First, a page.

Equal pay in football is one thing, but fair prize money is much harder to achieve

After the stunning success of the 2019 Women’s World Cup in France, continued calls for equal pay rang loudly across the globe.

The tournament took the women’s game into the stratosphere. Broadcast wise, the numbers were astonishing, stadium attendance was superb and the football played impressive. The growth in women’s football at the elite level has a momentum unparalleled by any other global sport and the process of guiding the game through that growth is an important one that must be overseen astutely.

Australia’s national women’s team, the Matildas, will play a key role in the short term future of football, as one of the top ten nations in the female game. With a significant portion of the national squad now plying their trade in the FA Women’s Super League in the UK, their personal development as footballers appears limitless.

The Super League has attracted the best of the best from around the world and appears likely to become similar to the EPL in terms of the quality of play and the financial remuneration available to players.

It is that financial remuneration that has been a hot topic in recent days, with news surfacing the England’s FA have been paying the exact same amount in match fees and bonuses to its men’s and women’s teams since January 2020. The Brazilian Football Confederation has confirmed that a similar parity has been occurring since March and the ground breaking collective bargaining agreement announced in November 2019, saw Australia’s elite female players earn true equity in pay and conditions.

That agreement saw Matilda salaries increase to around A$100,000, in line with their male counterparts, whilst also increasing their share of revenue generated from national team play.

No doubt, more and more countries around the globe will follow suit in the short to medium term and by the time the world gathers in Australia and New Zealand in 2023 for the next edition of the FIFA Women’s World Cup, it is highly likely that true pay equality will be universally in existence for all the squads competing.

Sadly for the United States Women’s National Team (USWNT) the road to financial parity has been a less than simple and uncontroversial one. A March 2019 court proceeding seeking US$100 million was tossed from the court room by a federal judge, citing the team’s original decision to reject the payment structure adopted by the men’s team and their subsequent dissatisfaction with that choice.

Taking legal action retroactively once the error of their way became clear was frowned upon by the judge, yet claims that the medical treatment and travel support offered to the squad were inadequate, will indeed see the USWNT have their day in court in the near future.

No doubt the USWNT’s situation will be resolved in due course and wages and conditions set in line with those provided for the men’s team, however the best female players in the world will still be well behind males when it comes to the potential financial windfall they can take from the game they love.

At the 2019 Women’s World Cup, the USWNT received $4 million for its victory. Each participating team was given $750,000 for playing in the group stage, with bonus funds due the further a nation progressed through the tournament. Overall, FIFA allocated $30 million to the event, a smallish figure when compared to the $400 million paid to the teams participating at the 2018 World Cup in Russia.

National federations receive the funds and dole out the money as they see fit and this is where the next discussion around the reimbursement of female players will lie. Whilst the Matildas are pleased with their negotiated 30 per cent share of prize money, such an agreement does not exist for most women’s national teams.

Some might argue that if FIFA’s total investment in the Women’s World Cup was around seven per cent of the $400 million spent on the men’s tournament, then the share of prize money allocated to female participants should be at around the same rate.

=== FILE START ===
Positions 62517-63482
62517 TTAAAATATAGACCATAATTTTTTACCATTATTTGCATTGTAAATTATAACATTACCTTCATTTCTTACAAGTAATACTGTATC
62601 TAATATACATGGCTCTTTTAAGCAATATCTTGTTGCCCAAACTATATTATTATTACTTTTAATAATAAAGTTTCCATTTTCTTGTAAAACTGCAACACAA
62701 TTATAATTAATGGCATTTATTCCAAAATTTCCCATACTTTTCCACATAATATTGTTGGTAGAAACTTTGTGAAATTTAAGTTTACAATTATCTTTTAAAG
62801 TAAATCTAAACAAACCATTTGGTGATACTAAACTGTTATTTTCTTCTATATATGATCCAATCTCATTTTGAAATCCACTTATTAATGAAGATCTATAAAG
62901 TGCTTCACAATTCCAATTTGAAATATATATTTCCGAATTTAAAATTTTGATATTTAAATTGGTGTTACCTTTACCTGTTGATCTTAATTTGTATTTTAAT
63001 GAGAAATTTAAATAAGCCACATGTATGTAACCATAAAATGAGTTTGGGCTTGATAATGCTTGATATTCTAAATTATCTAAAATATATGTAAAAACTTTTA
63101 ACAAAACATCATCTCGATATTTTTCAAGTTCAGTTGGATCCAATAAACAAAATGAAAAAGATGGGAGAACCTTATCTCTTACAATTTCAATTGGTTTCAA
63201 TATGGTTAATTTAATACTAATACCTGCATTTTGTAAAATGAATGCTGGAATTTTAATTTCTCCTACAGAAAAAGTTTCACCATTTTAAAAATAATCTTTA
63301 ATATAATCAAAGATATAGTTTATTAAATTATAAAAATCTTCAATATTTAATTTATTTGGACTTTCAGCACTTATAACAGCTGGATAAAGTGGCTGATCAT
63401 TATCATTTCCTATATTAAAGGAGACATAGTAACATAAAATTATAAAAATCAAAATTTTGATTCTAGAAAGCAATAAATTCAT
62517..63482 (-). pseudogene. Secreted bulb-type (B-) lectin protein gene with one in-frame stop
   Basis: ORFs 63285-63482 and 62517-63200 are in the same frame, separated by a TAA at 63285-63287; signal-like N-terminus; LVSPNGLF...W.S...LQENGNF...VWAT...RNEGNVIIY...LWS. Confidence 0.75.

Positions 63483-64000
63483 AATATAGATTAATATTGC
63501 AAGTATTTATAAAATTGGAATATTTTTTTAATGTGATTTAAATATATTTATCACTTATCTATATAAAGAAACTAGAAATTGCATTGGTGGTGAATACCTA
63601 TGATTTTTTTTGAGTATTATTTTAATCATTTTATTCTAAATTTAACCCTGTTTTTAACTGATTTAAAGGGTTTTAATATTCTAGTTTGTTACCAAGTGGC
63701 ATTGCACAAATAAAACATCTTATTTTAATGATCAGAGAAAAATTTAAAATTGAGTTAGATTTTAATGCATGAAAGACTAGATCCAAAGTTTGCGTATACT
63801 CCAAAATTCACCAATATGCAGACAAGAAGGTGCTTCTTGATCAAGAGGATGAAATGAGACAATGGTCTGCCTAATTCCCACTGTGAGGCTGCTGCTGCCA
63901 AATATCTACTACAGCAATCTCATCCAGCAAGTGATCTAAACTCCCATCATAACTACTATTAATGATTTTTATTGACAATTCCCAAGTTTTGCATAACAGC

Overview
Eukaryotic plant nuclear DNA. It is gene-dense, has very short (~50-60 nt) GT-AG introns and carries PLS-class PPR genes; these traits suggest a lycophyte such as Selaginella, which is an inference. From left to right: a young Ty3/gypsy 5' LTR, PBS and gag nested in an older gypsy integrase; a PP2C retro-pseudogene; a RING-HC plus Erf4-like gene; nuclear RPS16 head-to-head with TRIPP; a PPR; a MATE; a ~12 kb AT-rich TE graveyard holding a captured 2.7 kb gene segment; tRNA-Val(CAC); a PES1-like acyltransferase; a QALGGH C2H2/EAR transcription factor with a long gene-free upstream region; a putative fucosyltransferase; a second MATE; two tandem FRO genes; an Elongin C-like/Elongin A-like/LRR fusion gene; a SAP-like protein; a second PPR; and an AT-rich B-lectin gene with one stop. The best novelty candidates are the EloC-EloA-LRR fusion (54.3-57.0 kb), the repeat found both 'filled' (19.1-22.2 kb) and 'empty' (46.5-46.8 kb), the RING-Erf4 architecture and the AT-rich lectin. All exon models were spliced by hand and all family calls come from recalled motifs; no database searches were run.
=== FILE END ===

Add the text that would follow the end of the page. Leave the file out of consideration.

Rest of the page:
However, FIFA makes little distinction between the two tournaments, claiming revenue cannot be split among all FIFA events, as broadcast and corporate arrangements are agreed to as a complete package. Thus, a discussion around the value of the women who play the game at the highest level and the share of the purse they should earn will be the next step in the path to true pay equality.

Australia has pioneered that path and will look to lead the rest of the world when it comes to ensuring that the current and future generation of Matildas is compensated fairly; not only via salaries and match payments, but also through the allocation of prize money awarded for the entertainment they provide and any success they have on the pitch.




Stuart Thomas is a trusted Journalist with Soccerscene. He reports widely on macro policy within Australasia and industry disruptions.

New standard launched for FIFA Quality Programme

'FIFA Basic’ has been launched as the lowest standard of the FIFA Quality Programme which sets industry standards for football products.

‘FIFA Basic’ has been launched as the lowest standard of the FIFA Quality Programme which sets industry standards for football products.

The FIFA Quality Programme sets standards for products such as playing surfaces, equipment and football technology.

‘FIFA Basic’ sits behind ‘FIFA Pro’ and FIFA Quality Pro’. FIFA believes that the new standard will boost football development.

The ‘FIFA Basic’ standard focuses on cost efficiency, durability and safeguarding player safety.

The ‘FIFA Quality’ standard products meet the standard for community and amateur level sport while ‘FIFA Quality Pro’ products meet the benchmarks for professional football.

FIFA’s Quality Programme Conference and Research Symposium was held for the third time recently and was centred on the presentation of the new standard. More than 400 representatives from the football industry, major leagues, and confederations and associations attended the seminar.

“The event offered an important exchange with industry representatives, the football world and the research community on global standards and new developments. Even more important was the opportunity to hear about the industry’s challenges in these challenging times and to discuss possible solutions,” FIFA Director of Football Technology & Innovation, Johannes Holzmüller said about the conference.

“The introduction of the new FIFA Basic quality category and the FIFA Innovation Programme will have a positive impact by making products more affordable and adaptable for all levels of the game.”

Other initiatives were also introduced at the seminar – a new Quality Programme for Football Goals was also presented. Guidelines for natural turf and floodlighting are being developed in this area.

The FIFA Innovation Programme was also announced, which is aimed at new football products coming onto the market.

“The FIFA Innovation Programme, which creates a transparent and uniform process through which new products must pass in order to be approved within a fixed period of time and with clearly defined objectives,” FIFA said in a media release on its website.